Imaging Tests

An ultrasound, computed tomography angiography (CTA), interventional diagnostic angiography, and magnetic resonance angiography (MRA) can show a roadmap of the arteries in the legs and pelvis to see which are open to blood flow and which are blocked, says Dall’Olmo.

5. Treatment Types

People can have some degree of blockages in the arteries and still live completely normal lives without treatment, says Pearce.

The American Diabetes Association’s 2016 Standards of Medical Care in Diabetes recommends that asymptomatic people age 50 and older get an ankle-brachial index test each year. The test should be considered in those under 50 who have other PAD risk factors, such as high cholesterol, high blood pressure, or a smoking habit.

Stages of Peripheral Artery Disease

Mild (ABI: 0.7 to 0.9)

If you have deep, aching pain or cramps in the calves while walking but are pain free at rest, you may have mild PAD. Several lifestyle modifications can help relieve the pain (and prevent PAD in the first place). 

Stop smoking. Smoking affects big vessels, such as those in the legs.

Start a walking program. When you have poor circulation from PAD, your muscles don’t get the oxygen they need from your blood, which causes pain and cramping. You can train your muscles to use oxygen more efficiently by walking until you feel discomfort, resting, and then walking some more, says Pearce. Eventually, you’ll be able to walk longer distances without feeling pain.

Control blood pressure and blood glucose. This can help prevent PAD and complications, such as kidney disease.

Take statins. These medications reduce cholesterol and help stabilize plaque buildup in the blood vessels.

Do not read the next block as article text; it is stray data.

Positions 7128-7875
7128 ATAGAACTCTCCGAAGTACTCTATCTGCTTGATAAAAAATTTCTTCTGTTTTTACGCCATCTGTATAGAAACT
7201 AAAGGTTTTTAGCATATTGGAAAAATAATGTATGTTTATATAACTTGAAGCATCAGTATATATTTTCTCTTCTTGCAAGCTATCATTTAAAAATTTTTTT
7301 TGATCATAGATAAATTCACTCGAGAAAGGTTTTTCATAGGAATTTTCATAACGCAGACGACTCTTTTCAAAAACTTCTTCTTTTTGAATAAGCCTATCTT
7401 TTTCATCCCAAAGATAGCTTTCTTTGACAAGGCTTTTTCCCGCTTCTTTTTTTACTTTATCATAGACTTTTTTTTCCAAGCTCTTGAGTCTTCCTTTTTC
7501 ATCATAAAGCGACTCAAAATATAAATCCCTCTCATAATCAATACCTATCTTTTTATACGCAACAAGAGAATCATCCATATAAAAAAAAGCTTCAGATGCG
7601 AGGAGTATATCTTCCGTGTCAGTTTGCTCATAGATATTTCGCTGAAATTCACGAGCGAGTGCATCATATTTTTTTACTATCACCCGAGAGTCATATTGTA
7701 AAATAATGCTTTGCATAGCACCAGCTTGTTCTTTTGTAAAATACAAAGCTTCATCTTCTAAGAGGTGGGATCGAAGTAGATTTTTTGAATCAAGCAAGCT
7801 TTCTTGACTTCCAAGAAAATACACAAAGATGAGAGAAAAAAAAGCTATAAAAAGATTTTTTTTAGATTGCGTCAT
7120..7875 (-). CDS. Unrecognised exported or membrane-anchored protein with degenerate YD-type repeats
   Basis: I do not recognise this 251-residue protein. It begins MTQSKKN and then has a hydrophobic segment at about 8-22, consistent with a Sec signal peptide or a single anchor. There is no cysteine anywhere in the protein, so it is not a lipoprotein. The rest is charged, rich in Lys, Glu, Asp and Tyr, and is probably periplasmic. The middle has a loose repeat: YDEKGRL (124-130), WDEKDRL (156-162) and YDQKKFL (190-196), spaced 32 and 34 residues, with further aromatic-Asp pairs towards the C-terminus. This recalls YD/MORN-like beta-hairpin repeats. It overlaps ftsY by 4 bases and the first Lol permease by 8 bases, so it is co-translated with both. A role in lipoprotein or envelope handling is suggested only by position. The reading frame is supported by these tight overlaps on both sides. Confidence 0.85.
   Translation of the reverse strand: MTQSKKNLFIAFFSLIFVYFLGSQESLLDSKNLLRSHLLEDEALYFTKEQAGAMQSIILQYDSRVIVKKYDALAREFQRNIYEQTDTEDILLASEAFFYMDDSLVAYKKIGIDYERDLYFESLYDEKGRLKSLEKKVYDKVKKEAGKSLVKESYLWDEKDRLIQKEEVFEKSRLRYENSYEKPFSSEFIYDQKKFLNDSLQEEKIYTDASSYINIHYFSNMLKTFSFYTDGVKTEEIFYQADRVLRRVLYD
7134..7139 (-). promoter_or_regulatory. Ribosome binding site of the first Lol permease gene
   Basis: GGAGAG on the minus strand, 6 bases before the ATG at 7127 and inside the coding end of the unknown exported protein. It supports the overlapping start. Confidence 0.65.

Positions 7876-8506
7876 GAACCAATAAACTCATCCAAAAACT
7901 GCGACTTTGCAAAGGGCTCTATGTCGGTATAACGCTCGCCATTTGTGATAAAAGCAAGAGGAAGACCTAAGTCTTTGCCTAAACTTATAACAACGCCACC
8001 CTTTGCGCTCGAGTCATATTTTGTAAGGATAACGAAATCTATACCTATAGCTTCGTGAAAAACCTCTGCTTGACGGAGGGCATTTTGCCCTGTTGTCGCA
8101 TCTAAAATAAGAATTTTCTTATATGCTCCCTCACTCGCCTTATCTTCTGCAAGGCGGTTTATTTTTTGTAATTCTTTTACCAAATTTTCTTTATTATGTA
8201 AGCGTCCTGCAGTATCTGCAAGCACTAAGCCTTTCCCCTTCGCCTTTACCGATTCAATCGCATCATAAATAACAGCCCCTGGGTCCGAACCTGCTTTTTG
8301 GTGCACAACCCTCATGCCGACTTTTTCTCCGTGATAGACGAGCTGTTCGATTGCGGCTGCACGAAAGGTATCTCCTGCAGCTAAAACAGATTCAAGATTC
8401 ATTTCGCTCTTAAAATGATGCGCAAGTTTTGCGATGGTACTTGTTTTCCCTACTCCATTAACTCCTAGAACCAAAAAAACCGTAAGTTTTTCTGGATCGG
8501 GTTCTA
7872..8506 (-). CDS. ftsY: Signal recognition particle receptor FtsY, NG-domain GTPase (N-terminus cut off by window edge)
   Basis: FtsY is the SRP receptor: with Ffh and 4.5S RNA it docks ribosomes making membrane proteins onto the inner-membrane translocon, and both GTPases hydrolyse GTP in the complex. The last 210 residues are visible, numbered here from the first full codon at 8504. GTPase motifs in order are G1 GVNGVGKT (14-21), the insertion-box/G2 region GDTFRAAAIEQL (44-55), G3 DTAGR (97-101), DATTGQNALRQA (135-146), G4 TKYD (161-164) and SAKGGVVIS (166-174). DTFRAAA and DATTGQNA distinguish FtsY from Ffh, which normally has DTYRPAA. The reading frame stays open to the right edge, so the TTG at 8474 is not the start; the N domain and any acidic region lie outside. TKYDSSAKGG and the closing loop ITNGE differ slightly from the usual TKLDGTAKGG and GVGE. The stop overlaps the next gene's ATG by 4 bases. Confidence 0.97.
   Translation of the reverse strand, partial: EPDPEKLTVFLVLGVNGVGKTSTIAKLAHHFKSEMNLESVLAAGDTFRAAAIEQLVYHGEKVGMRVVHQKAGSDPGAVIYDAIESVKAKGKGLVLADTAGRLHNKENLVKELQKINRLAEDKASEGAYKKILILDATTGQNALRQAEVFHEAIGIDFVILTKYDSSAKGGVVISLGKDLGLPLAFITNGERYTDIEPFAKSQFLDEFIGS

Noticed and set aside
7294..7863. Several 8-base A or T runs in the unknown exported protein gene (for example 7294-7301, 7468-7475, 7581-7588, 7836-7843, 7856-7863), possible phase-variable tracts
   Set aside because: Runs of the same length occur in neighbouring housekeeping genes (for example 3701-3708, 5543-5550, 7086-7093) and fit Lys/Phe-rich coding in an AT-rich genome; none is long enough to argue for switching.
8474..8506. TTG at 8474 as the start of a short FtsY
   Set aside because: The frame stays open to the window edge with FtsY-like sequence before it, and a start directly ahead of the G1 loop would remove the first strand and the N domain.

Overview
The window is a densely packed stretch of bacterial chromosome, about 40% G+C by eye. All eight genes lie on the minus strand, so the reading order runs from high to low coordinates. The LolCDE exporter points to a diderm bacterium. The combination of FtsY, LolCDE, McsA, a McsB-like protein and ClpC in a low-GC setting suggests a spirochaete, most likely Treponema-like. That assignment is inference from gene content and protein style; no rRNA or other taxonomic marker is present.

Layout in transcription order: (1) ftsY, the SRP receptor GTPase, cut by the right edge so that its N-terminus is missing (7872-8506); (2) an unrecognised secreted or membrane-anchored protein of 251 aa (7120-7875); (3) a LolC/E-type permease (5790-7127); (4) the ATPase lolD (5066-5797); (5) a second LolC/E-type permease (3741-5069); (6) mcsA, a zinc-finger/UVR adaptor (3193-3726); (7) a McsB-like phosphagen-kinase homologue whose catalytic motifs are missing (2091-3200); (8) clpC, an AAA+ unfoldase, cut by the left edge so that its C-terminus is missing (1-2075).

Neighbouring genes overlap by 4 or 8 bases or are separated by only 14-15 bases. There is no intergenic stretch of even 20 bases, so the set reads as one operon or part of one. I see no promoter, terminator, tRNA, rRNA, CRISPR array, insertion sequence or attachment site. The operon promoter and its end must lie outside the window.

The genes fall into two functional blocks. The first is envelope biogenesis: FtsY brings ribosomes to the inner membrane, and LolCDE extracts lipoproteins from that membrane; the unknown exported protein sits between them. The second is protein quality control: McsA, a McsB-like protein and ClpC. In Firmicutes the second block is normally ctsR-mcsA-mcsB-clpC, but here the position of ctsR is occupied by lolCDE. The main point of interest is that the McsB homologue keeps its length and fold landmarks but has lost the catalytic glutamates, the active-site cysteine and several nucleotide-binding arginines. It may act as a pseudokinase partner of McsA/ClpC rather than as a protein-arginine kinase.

Consider aspirin. Talk to your doctor about whether aspirin or blood thinners are right for you.

Moderate (ABI: 0.4 to 0.7)

Some minimally invasive procedures, performed under local anesthesia, can be done if pain is affecting your lifestyle.

Angioplasty During the procedure, a vascular surgeon will insert a flexible catheter into the artery, guiding it to the plaque and fatty deposits that have built up on the artery wall. The surgeon will then inflate a balloon, which pushes the deposits up against the artery wall to restore blood flow. A small tube called a stent may be placed in the artery to keep that area open. This procedure is best for larger arteries in the legs.

Atherectomy During this procedure, a vascular surgeon will use a catheter with a sharp blade, or less commonly a laser, to cut or vaporize plaque and remove it from the wall. This procedure is typically performed in tandem with angioplasty or when angioplasty and stenting cannot be done. A new device that was approved by the Food and Drug Administration in March uses infrared light to identify blockages and helps surgeons remove the plaque more precisely.

Severe (ABI: 0.4 or below)

If you have a near-complete blockage in the artery, surgical bypass may become necessary. This requires general anesthesia and involves creating a bypass around the blockage in the artery. “Surgical bypass still saves a lot of limbs and probably has the best durability in patients with diabetes,” says Pearce. You’ll have to stay in the hospital about a week for recovery, which may include physical therapy.

Know your Choices

Surgical options are not right for everybody. People with diabetes need to be particularly careful, says Singh, because complications, coupled with poor glucose control, can turn a simple procedure into a limb-threatening event.

This is why it’s important to go over your options with a vascular surgeon. “We can look at each individual, look at their anatomy, and make the recommendation that’s best for that person,” says Pearce.